Joan Didion Reflection

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Joan Didion is one of America’s iconic writers. In her powerful book, “The Year of Magical Thinking”, she portrays the story of how her only daughter Quintana, just days before Christmas in 2003, was taken ill, put in an induced coma and placed on life support. A matter of days later, her husband John, suffered a massive and fatal coronary. Didion asserts, “This is my attempt to make sense of the period that followed, weeks and then months that cut loose any fixed idea I had ever had about death, about illness ….. about the ways in which people do and do not deal with the fact that life ends, about the shallowness of sanity, about life itself” (pg 7, 2005). Research demonstrates that there is a higher risk for development of morbid or complicated…show more content…
She described her parents death as expected, “I had been expecting (fearing, dreading, anticipating) those deaths all my life. They remained, when they did occur, distanced, at a remove from the ongoing dailiness of my life” (Didion, pg. 27, 2005). The sudden loss of John, was an entirely different experience, one that placed her in a “high-risk group” for complicated grief (Potocky, 1993). Didion noted the “ordinary nature of everything preceding” some disasters. Didion (2005) in the days that followed John’s death, takes action to inform his brother of the death, something that had to be done, while simultaneously recognising that she herself wasn’t ready to fully accept the news, “there was a level on which I believed that what had happened remained reversible” (pg, 32). Also, the writing of an obituary which she avoided would have…show more content…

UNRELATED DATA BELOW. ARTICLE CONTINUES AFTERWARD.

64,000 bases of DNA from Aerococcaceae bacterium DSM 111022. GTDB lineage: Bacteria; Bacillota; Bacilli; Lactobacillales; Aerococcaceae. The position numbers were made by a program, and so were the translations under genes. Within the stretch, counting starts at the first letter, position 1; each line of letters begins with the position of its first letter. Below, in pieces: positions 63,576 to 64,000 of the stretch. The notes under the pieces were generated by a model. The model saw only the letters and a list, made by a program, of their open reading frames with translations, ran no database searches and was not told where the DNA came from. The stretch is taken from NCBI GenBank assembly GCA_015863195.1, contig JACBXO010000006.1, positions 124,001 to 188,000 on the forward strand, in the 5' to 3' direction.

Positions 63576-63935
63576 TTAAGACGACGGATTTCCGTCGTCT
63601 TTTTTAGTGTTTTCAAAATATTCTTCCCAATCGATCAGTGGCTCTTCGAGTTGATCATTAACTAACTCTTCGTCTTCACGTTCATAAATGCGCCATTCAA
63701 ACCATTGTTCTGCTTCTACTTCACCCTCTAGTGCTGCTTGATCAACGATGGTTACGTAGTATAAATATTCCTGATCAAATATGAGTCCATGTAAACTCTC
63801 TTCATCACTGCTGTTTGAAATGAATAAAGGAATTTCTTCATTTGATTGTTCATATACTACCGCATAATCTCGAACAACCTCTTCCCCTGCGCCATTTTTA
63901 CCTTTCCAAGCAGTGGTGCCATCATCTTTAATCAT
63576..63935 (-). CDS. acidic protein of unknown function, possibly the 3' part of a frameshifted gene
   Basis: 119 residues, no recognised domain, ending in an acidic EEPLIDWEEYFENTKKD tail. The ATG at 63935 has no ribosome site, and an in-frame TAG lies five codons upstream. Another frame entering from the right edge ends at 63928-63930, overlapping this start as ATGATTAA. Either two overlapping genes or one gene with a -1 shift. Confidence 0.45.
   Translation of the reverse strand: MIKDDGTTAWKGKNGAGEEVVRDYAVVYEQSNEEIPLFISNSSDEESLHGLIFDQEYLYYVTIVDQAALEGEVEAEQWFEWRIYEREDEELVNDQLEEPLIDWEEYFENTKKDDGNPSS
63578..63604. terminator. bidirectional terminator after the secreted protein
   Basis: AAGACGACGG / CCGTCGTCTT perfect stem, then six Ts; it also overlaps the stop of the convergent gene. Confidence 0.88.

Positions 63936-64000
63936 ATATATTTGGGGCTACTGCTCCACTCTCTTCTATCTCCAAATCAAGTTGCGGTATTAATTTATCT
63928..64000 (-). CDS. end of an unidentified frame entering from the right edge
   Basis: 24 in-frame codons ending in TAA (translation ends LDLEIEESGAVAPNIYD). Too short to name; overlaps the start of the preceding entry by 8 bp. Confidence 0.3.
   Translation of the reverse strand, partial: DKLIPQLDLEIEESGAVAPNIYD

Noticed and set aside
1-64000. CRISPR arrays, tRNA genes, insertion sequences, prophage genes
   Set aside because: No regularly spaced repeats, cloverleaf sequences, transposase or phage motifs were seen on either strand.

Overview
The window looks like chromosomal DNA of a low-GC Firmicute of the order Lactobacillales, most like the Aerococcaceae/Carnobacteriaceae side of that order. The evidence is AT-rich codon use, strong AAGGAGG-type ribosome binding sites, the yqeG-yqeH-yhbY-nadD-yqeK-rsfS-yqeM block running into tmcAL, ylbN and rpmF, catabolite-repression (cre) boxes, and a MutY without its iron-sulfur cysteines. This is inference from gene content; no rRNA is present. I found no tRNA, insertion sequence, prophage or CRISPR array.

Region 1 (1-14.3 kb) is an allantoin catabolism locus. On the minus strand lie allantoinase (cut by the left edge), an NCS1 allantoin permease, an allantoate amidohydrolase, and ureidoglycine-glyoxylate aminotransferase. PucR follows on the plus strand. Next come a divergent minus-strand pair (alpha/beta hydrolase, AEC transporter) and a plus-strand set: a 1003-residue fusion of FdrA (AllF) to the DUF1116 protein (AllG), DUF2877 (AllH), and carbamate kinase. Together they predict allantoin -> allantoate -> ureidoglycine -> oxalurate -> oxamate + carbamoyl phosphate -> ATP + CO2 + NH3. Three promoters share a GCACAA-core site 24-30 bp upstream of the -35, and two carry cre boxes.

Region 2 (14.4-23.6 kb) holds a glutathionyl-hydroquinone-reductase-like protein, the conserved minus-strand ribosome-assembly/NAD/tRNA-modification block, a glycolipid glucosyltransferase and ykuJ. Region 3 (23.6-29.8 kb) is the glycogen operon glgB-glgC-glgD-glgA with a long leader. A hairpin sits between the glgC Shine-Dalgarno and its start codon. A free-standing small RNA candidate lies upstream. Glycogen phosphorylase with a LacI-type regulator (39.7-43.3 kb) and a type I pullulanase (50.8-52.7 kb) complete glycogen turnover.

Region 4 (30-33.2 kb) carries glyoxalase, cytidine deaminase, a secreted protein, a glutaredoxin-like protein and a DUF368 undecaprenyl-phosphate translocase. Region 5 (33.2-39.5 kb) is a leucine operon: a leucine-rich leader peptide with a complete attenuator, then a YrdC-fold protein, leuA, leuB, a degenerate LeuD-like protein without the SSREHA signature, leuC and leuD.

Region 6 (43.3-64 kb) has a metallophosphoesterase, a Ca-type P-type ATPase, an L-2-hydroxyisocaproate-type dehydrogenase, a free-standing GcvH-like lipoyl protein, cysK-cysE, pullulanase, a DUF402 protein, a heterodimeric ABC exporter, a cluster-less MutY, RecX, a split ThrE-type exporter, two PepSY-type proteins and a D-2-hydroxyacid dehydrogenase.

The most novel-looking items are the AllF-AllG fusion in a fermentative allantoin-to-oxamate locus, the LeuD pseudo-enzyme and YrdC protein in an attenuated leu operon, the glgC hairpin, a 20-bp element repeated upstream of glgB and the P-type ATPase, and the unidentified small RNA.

Tapping into these creative outlets supports the process of grieving and the expression of emotion in a subconscious way that can be both powerful and deep, and freeing to the soul. We gain insight and understanding as we revisit our experiences in an attempt to find meaning. Retelling stories about the deceased and describing their character, acts to affirm the material existence of the deceased, confirming they were real human beings. Didion (2005) recalls how John would write down all their daughters words ‘on scraps of paper and put them in a black painted box’’ (pg. 50). Research suggests that individual’s attempts in meaning making after the loss of a loved one is “necessary” (Parkes & Weiss, 1983, p. 156) for growth to occur. Empirical evidence suggests that when the bereaved are successful in finding meaning they have better outcomes. Failure to make meaning is conducive to complicated grief (Neimeyer et al. 2006, as cited in Neimeyer, Burke, Mackay, & Van Dyke Stringer, 2009). We don’t know ahead of time, “the undending absence that follows, the void, the very opposite of meaning, the relentless succession of moments during which we will confront the experience of meaninglessness itself” (pg 189). In her search for meaning, Didion questions her circumstances and displays attitudinal change and an attempt to be present in her life, “Was it because I was

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